The phrase “bankrupt General Motors,” which we expect to hear uttered on Monday, leaves Americans my age in economic shock. The words are as melodramatic as “Mom’s nude photos.” And, indeed, if we want to understand what doomed the American automobile, we should give up on economics and turn to melodrama.
Politicians, journalists, financial analysts and other purveyors of banality have been looking at cars as if a convertible were a business. Fire the MBAs and hire a poet. The fate of Detroit isn’t a matter of financial crisis, foreign competition, corporate greed, union intransigence, energy costs or measuring the shoe size of the footprints in the carbon. It’s a tragic romance—unleashed passions, titanic clashes, lost love and wild horses.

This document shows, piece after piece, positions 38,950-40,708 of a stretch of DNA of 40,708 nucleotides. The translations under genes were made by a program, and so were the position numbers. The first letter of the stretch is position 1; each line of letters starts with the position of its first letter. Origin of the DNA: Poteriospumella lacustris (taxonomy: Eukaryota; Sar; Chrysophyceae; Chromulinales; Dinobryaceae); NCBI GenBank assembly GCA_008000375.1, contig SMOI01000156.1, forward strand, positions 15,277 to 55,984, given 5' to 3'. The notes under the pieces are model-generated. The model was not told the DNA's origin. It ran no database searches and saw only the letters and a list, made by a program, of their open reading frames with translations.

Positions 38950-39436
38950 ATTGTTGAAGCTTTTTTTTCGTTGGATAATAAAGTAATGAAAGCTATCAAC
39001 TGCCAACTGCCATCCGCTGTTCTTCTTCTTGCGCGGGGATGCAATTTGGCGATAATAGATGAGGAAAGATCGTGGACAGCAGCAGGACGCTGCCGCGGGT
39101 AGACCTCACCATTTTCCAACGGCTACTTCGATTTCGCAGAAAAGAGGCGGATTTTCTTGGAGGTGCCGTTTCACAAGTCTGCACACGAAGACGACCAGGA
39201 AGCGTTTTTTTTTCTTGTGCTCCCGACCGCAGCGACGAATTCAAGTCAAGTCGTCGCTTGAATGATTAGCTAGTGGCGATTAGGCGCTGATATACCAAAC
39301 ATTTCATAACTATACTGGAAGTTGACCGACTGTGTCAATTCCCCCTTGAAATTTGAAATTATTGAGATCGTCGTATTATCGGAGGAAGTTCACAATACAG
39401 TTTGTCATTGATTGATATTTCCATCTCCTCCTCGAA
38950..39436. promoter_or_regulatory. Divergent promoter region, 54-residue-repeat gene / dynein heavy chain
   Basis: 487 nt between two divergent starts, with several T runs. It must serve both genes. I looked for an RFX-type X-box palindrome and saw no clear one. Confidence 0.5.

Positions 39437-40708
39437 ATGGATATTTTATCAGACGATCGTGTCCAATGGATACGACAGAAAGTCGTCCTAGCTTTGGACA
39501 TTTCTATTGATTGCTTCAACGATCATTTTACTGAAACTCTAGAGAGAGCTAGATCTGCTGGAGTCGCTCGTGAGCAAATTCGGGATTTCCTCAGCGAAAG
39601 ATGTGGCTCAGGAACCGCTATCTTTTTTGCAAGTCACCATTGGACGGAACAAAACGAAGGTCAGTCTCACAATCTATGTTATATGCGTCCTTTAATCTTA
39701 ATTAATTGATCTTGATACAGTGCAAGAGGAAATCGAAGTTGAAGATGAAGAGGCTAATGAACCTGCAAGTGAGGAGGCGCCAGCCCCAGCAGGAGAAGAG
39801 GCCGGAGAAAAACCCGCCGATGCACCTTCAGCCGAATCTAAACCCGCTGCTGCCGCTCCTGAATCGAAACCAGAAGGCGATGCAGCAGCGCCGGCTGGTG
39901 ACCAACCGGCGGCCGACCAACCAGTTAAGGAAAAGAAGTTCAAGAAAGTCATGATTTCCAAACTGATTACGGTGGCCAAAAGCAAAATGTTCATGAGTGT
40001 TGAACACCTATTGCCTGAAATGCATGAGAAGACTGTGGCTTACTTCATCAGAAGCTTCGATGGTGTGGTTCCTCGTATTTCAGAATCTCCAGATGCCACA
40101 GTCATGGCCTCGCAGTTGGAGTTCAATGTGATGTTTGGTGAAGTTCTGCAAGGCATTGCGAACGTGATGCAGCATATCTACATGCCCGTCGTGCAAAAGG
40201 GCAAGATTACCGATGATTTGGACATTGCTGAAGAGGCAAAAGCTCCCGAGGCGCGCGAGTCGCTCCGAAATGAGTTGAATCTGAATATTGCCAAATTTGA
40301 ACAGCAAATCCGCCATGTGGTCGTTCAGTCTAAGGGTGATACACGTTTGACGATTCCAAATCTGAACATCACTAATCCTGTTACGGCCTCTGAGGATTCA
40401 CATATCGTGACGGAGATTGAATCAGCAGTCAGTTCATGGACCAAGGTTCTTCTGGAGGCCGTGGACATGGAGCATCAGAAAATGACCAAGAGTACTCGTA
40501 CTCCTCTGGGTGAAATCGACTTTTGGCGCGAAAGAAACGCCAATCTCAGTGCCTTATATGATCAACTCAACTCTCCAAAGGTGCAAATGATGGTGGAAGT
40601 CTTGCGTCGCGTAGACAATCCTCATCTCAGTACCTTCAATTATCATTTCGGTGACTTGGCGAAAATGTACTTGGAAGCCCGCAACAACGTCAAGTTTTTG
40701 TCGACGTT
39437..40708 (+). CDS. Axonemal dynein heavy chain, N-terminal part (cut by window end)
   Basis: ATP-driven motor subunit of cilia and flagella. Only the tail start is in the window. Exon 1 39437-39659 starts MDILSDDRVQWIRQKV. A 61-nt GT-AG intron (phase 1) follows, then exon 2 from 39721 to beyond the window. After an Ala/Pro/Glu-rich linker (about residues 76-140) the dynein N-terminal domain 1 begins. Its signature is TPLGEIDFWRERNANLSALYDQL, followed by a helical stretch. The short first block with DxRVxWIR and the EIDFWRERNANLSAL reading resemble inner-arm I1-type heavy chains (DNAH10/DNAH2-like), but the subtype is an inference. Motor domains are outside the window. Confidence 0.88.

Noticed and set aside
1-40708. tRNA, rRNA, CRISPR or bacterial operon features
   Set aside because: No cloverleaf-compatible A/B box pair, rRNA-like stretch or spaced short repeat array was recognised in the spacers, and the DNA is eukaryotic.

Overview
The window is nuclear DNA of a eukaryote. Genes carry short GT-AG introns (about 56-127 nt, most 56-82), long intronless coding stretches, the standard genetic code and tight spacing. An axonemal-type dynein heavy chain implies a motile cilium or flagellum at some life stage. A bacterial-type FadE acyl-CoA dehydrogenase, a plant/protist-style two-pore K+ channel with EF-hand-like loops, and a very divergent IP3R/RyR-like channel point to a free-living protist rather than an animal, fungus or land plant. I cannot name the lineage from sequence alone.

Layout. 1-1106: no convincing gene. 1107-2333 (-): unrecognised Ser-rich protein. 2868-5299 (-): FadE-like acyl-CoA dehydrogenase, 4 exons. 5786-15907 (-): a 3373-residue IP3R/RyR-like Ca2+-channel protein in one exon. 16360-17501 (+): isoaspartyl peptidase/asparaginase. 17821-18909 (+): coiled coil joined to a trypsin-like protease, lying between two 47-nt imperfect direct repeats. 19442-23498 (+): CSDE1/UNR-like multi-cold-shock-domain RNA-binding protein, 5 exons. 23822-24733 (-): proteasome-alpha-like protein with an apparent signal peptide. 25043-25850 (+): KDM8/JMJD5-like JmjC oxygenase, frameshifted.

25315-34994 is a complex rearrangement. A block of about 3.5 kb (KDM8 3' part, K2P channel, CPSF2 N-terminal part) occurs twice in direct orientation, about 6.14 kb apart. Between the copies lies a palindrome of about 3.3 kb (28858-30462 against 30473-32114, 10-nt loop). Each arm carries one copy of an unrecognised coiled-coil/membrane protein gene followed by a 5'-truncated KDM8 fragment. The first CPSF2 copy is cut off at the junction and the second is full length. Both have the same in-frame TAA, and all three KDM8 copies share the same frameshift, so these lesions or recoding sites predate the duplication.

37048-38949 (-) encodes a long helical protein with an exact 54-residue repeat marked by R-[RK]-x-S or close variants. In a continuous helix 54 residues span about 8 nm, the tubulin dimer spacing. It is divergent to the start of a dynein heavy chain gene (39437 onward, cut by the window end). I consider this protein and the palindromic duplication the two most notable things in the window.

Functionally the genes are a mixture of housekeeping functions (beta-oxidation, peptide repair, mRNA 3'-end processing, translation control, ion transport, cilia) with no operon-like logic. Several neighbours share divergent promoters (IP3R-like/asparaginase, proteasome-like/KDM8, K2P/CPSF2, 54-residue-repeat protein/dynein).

P.J. O’Rourke writes an elegy for American automotive power.
Attention, WSJ copy editors: it’s Bucephalus with a “u” (or Bucephalos if you’re feeling Hellenic).
Picture: 1963 Chevrolet Stingray, via carstyling.ru.
Don’t ask impertinent questions like that jackass Adept Lu.